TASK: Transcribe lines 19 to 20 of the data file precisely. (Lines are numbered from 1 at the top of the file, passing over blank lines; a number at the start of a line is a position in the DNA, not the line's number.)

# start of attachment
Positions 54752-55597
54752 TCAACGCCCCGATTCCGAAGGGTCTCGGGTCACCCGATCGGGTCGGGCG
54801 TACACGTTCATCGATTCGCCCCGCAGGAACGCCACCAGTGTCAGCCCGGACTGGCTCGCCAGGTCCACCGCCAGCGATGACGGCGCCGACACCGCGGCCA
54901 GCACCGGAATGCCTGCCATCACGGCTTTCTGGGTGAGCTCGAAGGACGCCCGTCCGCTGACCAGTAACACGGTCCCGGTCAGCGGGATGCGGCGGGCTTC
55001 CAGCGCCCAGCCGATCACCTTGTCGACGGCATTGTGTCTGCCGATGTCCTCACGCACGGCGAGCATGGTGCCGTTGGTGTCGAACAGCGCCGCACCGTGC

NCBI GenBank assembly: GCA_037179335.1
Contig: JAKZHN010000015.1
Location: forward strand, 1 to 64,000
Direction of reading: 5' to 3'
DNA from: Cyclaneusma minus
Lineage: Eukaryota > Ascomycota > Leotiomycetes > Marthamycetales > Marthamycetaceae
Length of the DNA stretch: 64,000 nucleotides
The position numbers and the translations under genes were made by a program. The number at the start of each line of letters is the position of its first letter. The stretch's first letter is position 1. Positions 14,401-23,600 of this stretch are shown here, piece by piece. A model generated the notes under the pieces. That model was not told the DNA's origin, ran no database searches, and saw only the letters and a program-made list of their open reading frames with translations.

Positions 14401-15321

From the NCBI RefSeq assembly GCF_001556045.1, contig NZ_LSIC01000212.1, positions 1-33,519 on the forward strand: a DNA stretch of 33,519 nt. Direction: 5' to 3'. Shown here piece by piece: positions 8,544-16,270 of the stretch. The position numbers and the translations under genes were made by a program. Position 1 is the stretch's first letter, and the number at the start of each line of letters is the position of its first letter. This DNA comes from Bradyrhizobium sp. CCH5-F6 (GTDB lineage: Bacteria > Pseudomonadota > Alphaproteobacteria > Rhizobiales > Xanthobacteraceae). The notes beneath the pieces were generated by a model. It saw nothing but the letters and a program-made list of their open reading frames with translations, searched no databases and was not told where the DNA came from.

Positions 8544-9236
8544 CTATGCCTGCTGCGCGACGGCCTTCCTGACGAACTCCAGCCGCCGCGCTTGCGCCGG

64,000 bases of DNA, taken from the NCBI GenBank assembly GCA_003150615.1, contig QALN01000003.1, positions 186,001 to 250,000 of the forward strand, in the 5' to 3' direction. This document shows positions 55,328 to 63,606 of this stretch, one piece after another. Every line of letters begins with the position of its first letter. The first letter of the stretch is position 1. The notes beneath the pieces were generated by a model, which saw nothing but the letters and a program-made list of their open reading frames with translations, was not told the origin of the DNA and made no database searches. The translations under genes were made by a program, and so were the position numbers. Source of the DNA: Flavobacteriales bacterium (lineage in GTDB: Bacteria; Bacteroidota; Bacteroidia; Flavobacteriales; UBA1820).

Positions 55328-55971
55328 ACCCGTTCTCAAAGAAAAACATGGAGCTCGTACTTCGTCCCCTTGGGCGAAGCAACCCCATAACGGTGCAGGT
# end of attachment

Positions 55328-55971
55328 ACCCGTTCTCAAAGAAAAACATGGAGCTCGTACTTCGTCCCCTTGGGCGAAGCAACCCCATAACGGTGCAGGT